I meandered farther along the midway, checking out the sights as I tried to understand this paradoxical carnival, where hand sanitizer abounded yet no one knew enough to use the indefinite article an before a vowel sound. I soon caught sight of Aura, who was posing with Elmo. Well, perhaps “posing” is too strong a word. “Trying with all of her might to escape” might be more accurate.

You know, before that moment, I had never once taken note of Elmo’s dental situation. Not a tooth in his head, that one. And on this particular Elmo, it wasn’t a cute kind of toothless. It was more the I-completely-forgot-to-put-in-my-dentures kind of toothless.

Yet even Elmo looked snappy compared to Barney, who was also strolling the carnival in search of photo opportunities. I can’t be positive, but I’d put good money down on any bet that said ol’ Barn was wearing a colostomy bag under his costume. Either that or a hula hoop.

I scooted closer to Aura, intent on warning her to stay away from this suspiciously lumpy Barney. Then I realized the child was already surrounded by warnings. For example:

I’m curious as to whether this sign works. I don’t picture a drunk guy seeing the second warning, identifying himself as someone with an Alcohol or Drug Problem, and getting out of line for the Ferris wheel. Then again, I can be kind of judgmental.

I kind of enjoyed the other warning sign I saw. I rather like the idea that Heart Troubles are healed with a simple band-aid to the ticker. I’m especially heartened to see that even those with Recent Surgery or Illness are chipper souls, thermometer and hand bandages notwithstanding.

I know, I know. When you pair my enjoyment of warning signs with my distaste for grammatically incorrect carnival signs, you really want to hang out with me. Like REALLY, REALLY want to hang out with me. Right?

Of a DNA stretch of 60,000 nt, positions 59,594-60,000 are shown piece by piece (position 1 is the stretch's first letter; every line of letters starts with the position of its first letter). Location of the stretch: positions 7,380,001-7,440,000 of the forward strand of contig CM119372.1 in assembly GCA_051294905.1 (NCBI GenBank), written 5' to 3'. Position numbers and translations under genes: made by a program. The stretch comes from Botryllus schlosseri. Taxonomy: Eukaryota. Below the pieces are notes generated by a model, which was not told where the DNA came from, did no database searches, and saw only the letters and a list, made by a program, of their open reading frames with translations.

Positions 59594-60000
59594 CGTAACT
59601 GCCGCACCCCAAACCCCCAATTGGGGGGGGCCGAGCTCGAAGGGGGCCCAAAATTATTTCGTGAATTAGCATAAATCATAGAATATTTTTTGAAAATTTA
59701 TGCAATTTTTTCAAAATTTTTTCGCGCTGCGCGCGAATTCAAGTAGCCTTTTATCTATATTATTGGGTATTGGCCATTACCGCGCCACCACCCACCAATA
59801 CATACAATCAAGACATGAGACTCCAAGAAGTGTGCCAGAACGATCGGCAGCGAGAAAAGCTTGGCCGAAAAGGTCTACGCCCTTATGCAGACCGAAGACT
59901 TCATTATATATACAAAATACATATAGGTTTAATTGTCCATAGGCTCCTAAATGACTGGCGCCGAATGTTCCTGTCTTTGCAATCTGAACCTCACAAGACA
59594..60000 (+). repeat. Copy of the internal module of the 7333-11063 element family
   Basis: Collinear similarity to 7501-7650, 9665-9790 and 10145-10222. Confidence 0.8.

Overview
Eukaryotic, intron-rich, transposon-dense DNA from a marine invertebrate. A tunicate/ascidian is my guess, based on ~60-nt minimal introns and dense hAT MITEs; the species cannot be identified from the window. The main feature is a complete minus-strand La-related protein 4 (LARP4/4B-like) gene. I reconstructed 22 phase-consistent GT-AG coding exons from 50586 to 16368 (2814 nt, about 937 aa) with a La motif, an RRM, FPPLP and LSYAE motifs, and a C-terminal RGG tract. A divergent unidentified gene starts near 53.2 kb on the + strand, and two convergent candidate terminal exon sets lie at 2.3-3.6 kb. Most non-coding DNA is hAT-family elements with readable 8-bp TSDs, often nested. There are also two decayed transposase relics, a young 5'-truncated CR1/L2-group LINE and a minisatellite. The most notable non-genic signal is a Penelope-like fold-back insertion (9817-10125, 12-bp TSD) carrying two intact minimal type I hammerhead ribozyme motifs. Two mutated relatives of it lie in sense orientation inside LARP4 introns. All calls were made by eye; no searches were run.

You’re in luck. The carnival returns next year.

Aura and I went to the Museum of Science today, nipping into the dinosaur room about an hour into our visit. After one minute of standing and staring at a giant Triceratops skeleton, I found that I just couldn’t lie to myself any longer.  “I’m seriously starting to doubt this dinosaur thing,” I whispered conspiratorially to Aura.

And I really am. I’m sure there is a veritable legion of five-year-old boys out there who would happily correct me or at least shin-kick me into obeisance, but honestly, I’m not sure I could be convinced. I mean, just look at those things:

I know, I know. There is evidence, and there are fossils, and yes, scientists think dinosaurs lived on all continents and came in varying sizes and met a bad end by asteroid, yada yada yada snore. But STILL. We don’t really know, right? It’s not like they left behind these wildly revealing dinosaur diaries or scratched out some cave drawings with their little Mesozoic claws. Basically, some men back in the eighteenth and nineteenth centuries found some bones, got out some Victorian-era Crazy Glue, and went to town. It was kind of like Extreme Makeover: Home Edition except that Ty Pennington was a paleontologist and instead of a new house there was a new creature. YES, IT WAS JUST LIKE THAT. DO NOT DOUBT MY POP-CULTURE PREHISTORIC ANALOGIES.

Okay, so maybe it wasn’t just like that. However, I remain skeptical of a field of study in which there exist so many may haves and probably dids. The freakin’ explanation cards in the museum even admit to the uncertainties. For example! It turns out that no one really knows why the Triceratops had that frill thing on the back of its head. Some think it was for mating purposes, others for defense, still others for temperature regulation. No one suggests the theory that the frill was meant to draw attention away from the BUTT UGLY HORNS, but I might as well go ahead and float it.

So what is it about kids and dinosaurs? I wouldn’t say Aura is necessarily overwhelmed by the idea of dinosaurs, but she’ll sit in front of a dinosaur fossil or the show Dinosaur Train for, oh, any-amount-of-time longer than I ever will. In my mind, there are so many others things that should intrigue a child, like magnets or ladybugs or electricity or UNICORNS, for God’s sake. Every time I see a kid playing with a toy dinosaur, I want to sneak over and replace it with something like a Donny Osmond or William Shatner action figure. Yes, yes, the dinosaurs were around 160 million years before that unlucky, asteroid-lit night. But Shatner? Now THAT guy has real staying power.